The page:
{3: Figgy Pudding}: This is pretty self-explanatory as well.  It is a cake/pudding type thing with figs in it.  According to wikipedia, it can be "baked, steamed in the oven, boiled or fried."  How versatile!  The one picture to the right has had brandy poured over it and is en flambe!  It looks like a burning cow-poop-paddy to me.  Figgy pudding dates back to the 16th century.  (I'm sensing a trend that they didn't have the best food resources...)  I'm sure most of us wouldn't have heard of figgy pudding if it weren't for the wonderful Christmas carol "We Wish You a Merry Christmas."  How educational.  I have never had figgy pudding, and it's not on my list of things to try anytime soon.  I think someone would have to pay me a large sum.

Pot of Wassail
{4: Wassail}:  I was half right about my assumptions here.  I always figured wassail was cider.  This is pretty accurate.  Although, I did not know that wassail was also a verb (which makes sense in the song "Here we go a-wassailing..."

Turns out in the verb form wassailing's purpose is to awaken the cider apple trees and to scare away evil spirits to ensure a good harvest of fruit in the Autumn.  This process involved music and incantations, of course.  

As a drink, though, wassail is a hot mulled punch  consisting of: cider, sugar, cinnamon, ginger, and nutmeg...topped with toast?  Many recipes today have wine, fruit juice or mulled ale.    Wassail was often served at social gathering much like beer and wine today.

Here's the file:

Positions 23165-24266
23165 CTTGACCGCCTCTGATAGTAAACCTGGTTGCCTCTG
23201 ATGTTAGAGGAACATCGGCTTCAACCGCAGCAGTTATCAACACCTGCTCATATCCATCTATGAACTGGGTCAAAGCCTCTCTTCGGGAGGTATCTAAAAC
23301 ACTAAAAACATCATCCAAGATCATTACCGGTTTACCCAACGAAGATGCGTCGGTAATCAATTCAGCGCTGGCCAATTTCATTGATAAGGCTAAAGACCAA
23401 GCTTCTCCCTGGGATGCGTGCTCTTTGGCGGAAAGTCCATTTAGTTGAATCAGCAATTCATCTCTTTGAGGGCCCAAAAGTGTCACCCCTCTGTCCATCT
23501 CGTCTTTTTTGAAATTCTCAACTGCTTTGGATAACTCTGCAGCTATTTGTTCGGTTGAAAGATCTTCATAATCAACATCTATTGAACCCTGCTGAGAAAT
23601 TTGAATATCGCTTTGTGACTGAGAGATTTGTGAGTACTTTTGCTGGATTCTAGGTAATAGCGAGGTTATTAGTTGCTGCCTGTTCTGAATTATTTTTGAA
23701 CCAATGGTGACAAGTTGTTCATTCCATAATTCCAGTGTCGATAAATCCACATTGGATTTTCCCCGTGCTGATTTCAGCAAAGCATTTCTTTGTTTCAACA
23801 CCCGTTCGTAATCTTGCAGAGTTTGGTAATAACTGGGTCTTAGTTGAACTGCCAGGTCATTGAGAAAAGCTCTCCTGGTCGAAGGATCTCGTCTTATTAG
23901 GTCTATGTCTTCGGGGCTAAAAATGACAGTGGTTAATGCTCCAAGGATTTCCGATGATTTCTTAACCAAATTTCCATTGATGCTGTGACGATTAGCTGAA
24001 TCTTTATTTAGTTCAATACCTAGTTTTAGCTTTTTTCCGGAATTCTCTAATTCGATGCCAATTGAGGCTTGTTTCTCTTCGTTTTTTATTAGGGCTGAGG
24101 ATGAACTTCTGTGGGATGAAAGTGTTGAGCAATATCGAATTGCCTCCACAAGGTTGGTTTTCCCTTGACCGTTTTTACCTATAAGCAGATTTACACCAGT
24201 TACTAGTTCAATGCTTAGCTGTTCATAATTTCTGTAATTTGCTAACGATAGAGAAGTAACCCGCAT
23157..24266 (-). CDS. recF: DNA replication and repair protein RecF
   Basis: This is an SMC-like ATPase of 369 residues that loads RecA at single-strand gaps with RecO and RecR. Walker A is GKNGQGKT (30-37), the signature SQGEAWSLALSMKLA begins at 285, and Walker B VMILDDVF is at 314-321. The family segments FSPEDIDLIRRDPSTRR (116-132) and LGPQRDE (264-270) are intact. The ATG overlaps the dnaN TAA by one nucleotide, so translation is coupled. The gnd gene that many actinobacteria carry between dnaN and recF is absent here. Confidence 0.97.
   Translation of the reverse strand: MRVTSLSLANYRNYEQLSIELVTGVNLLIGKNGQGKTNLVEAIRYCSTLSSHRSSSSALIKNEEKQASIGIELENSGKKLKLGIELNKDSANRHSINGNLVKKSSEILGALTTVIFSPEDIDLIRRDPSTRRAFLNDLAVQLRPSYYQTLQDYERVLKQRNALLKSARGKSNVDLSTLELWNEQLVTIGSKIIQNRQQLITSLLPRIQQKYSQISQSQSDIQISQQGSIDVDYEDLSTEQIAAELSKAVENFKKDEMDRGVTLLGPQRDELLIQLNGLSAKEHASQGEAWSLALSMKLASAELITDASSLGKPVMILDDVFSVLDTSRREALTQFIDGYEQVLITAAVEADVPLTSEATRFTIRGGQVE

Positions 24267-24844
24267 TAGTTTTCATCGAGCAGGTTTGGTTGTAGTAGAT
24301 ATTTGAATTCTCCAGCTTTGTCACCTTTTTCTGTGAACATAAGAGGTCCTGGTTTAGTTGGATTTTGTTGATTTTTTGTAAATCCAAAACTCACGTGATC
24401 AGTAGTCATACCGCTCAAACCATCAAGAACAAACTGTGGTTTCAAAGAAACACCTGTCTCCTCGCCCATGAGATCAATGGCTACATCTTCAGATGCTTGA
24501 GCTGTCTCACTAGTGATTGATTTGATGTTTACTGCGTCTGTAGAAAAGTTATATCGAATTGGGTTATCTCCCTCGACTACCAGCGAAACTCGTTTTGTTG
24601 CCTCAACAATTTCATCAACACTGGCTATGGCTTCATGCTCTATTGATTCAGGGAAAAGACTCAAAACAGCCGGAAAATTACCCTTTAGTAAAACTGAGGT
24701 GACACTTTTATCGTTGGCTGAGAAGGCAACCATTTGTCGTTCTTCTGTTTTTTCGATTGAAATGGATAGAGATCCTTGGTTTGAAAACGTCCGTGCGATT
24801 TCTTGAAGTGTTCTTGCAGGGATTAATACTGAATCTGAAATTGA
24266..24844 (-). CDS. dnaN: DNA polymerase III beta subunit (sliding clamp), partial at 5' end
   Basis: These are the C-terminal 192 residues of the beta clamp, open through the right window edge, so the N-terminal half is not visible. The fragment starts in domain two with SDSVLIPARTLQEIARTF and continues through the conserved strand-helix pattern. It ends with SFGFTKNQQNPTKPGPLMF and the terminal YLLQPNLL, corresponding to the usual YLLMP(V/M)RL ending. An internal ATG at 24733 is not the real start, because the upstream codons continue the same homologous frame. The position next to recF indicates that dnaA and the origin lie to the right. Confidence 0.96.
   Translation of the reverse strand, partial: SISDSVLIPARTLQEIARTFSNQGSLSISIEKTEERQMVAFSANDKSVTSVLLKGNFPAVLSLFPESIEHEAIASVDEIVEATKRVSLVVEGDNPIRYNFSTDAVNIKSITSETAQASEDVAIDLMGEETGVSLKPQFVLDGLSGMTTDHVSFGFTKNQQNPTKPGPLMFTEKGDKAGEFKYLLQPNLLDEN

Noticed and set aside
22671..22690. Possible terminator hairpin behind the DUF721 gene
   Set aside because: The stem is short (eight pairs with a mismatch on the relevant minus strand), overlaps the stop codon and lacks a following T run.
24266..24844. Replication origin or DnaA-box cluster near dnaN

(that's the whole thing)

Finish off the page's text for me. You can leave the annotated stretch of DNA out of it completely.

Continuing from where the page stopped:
Christmas tree with tinsel
{5: Tinsel}:  I personally define tinsel at that ugly, stringy, silver stuff that looks like it's just thrown on the Christmas tree.  I'm sure it is thrown on the tree to give it that randomized sporadic look.  I'm sorry if you like tinsel, I'm just not a fan.  

Wikipedia defines tinsel as "originally a metallic garland for Christmas decoration..."

Nowadays tinsel is made of synthetic/artificial materials, but back in the olden days when tinsel was invented (Nuremberg, 1610...) it was initially made of extruded strands of silver.  It's initial purpose was to decorate sculptures rather than Christmas trees.  People realized that silver tarnishes too easily, so they began to substitute with other metallic materials.  "Tinsel was added to early Christmas trees to enhance the flickering of the candles on the tree. Tinsel was also used to represent the starry sky over a Nativity scene." (wikipedia)